Mobile MRI services are offered at Herrin Hospital in both open and closed imaging units.
What is Magnetic Resonance Imaging?
Magnetic Resonance Imaging, or MRI, is an advanced, state-of-the-art method, which produces very clear pictures, or images, of the human body without the use of X-rays. This technology enables physicians to detect developing diseases or abnormalities. MRI uses a powerful, but harmless, magnetic field and radiowaves, like the kind that transmit your favorite FM music. The combination of radiowaves and magnetic field produce detailed images of body structures such as the brain, the spine, and other vital organs.
How does MRI work?
The human body is made up of millions of atoms, which are magnetic. When placed in a magnetic field, these atoms line up with the field, much like a compass points to the North Pole. Radiowaves, tuned to a specific frequency, tip these tiny magnets away from the magnetic field. As they gain energy, they tip. When the radiowaves are turned off, the atoms try to realign with the magnetic field, releasing the energy they gained as very weak radio signals. A powerful antenna picks up these signals and sends them to the computer, which performs millions of calculations to produce an image for diagnosis.
How long is an MRI scan?
The average MRI scan takes 5-15 minutes, with a complete exam running 20-60 minutes. During this time, several dozen images may be obtained.
What are the important considerations for an MRI exam?
The MRI exam poses no risks to the average patient if appropriate safety guidelines are followed. If you have any questions regarding the MRI exam, please be sure to discuss them with your physician.
What can you expect during the MRI Exam?
Although MRI is a very advanced medical technique, the MRI exam is probably one of the easiest and most comfortable exams you may ever experience.
The technologist will simply ask you to lie down on a cushioned table which will automatically move into the magnet after you have been comfortably positioned for scanning. The technologist will leave the magnet room but you will be in constant contact with him or her throughout the entire exam.
When the MRI scan begins, you will hear a muffled thumping sound which will last for several minutes. Just relax---even take a nap---but try to lie as still as possible since any movement during this time will blur the picture.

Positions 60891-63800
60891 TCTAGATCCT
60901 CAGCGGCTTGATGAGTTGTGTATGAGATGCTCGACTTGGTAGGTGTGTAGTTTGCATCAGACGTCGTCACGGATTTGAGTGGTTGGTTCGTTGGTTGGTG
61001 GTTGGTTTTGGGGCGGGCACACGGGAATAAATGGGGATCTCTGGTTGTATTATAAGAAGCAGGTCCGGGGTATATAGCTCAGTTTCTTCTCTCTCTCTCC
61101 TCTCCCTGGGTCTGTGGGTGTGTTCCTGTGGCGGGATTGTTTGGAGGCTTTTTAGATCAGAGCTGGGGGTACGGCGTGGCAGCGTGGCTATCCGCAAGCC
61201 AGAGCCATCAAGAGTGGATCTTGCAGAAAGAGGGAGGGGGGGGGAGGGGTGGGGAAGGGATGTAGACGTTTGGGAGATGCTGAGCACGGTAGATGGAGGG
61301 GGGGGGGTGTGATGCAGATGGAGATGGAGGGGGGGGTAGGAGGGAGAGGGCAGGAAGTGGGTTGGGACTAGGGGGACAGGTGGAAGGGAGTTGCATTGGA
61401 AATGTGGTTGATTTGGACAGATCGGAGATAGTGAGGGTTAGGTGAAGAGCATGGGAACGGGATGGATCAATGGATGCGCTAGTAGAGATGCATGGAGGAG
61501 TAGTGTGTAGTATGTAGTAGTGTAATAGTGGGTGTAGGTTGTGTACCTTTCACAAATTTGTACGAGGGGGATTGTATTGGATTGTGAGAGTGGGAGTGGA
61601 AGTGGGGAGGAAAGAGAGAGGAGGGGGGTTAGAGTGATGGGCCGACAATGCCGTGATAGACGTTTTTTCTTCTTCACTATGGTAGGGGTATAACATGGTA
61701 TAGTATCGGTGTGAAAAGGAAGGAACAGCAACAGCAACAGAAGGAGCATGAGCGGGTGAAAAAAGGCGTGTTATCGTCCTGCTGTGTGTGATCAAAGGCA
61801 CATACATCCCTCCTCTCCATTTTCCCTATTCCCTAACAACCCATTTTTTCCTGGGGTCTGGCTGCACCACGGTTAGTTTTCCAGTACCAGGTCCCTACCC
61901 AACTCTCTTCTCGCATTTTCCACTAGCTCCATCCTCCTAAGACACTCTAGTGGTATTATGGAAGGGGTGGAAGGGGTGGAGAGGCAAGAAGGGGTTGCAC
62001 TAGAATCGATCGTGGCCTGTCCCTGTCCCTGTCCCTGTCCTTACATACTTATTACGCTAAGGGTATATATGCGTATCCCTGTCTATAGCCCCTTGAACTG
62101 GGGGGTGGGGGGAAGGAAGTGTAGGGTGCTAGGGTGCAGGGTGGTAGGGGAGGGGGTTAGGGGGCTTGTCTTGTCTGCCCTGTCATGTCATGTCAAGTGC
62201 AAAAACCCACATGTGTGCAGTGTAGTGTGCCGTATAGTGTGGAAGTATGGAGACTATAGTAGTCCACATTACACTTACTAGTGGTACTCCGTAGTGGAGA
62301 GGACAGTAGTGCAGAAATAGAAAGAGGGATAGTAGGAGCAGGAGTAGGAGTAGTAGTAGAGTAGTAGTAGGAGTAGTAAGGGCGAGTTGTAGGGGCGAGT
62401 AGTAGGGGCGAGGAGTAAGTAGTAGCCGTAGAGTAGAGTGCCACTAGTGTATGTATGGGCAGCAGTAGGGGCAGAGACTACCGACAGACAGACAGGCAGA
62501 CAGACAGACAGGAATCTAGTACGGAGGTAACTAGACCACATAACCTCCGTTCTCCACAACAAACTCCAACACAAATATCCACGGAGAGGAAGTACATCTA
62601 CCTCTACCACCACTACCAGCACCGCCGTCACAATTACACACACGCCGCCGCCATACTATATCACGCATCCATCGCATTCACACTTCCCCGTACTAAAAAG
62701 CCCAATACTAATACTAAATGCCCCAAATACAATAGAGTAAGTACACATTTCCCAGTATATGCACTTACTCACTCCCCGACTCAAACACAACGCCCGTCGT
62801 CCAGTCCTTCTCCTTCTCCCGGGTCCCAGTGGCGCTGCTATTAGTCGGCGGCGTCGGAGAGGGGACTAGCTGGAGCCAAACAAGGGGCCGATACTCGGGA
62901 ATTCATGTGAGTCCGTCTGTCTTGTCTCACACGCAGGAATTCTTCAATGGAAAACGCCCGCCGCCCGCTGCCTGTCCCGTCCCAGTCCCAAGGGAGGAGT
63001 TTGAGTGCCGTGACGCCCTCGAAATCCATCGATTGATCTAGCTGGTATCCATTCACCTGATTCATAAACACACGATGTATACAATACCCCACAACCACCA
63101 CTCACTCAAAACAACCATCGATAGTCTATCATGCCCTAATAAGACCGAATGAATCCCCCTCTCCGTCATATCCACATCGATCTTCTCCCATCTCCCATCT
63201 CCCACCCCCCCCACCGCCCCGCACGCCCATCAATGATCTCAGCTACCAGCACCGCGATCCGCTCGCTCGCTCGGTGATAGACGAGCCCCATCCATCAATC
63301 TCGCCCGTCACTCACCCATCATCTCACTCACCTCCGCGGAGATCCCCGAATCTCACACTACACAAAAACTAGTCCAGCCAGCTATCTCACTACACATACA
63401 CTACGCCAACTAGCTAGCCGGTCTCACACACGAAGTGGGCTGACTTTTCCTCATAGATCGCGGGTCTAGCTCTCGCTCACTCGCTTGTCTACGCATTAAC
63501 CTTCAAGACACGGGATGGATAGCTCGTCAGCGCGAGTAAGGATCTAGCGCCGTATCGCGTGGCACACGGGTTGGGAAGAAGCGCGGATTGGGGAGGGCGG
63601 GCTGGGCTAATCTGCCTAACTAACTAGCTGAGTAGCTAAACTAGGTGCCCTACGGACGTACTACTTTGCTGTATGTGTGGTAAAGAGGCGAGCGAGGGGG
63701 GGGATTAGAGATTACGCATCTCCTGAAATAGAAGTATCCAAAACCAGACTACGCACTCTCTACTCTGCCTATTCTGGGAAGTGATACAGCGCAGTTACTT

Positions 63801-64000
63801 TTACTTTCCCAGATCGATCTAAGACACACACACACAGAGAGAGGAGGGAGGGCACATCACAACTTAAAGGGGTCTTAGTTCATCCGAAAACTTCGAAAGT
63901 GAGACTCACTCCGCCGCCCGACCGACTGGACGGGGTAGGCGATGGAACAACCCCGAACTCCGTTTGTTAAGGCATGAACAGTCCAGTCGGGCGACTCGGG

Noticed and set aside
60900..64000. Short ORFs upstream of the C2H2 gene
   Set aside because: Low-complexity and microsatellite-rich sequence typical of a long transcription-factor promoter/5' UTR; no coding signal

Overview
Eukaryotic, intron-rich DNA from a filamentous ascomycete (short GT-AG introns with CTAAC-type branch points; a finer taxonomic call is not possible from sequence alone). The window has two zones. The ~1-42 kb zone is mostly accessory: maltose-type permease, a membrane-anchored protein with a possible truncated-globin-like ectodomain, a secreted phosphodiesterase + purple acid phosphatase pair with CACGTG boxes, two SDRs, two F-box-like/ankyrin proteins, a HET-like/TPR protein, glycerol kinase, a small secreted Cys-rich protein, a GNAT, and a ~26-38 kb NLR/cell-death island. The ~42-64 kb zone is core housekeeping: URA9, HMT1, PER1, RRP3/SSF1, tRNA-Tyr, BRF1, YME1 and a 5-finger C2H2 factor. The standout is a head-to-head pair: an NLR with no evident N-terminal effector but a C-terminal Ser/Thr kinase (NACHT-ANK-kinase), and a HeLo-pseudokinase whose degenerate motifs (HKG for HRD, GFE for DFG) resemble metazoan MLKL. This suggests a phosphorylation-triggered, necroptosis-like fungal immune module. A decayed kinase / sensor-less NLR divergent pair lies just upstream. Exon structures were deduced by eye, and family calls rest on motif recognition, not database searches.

Other than sound, you should experience no other sensation during scanning. When scanning is complete, the technologist will return to assist you off the table.
Patient Checklist for MRI
Prior to your exam, please review the following checklist:
- Please bring previous X-rays applicable to the exam. The radiologist may want to review them. (ex. If you are having a MRI of the knee, please bring any previous X-rays of your knee.)
- You CAN eat and drink prior to the exam.
- You CAN take any medication you may currently be taking. It is not necessary to stop taking it prior to the exam. In fact, the exam will be much more comfortable if you continue to take your medication.
- You CANNOT have the exam if you have any of the following:
- Cerebral aneurysm clips
- Certain heart valves
- Cochlear implants
- Metal filings in the eye
- You will be asked a series of questions concerning your surgical and occupational background. If this history includes metal work (ex. welders, grinders, etc.) or metal implants, please be sure to tell the technologist prior to your exam. Preliminary X-rays may need to be taken.
- If you think you may be claustrophobic, ask your doctor to prescribe medication prior to the exam. If you do receive medication, please bring someone with you that will be able to drive you home because you will not be able to drive yourself.
Relax and do not worry about the exam. We will make sure that you receive the quality, professional care that you deserve.
- Staff by Discipline:
- Registered Technologists
- Department Accreditations:
- Medical Director:
- Narsingam Gatla, MD
- Credentials of Medical Director:
- Board Certified in Radiology
Physicians providing services at our hospitals are independent contractors with privileges to admit and care for patients at our hospitals.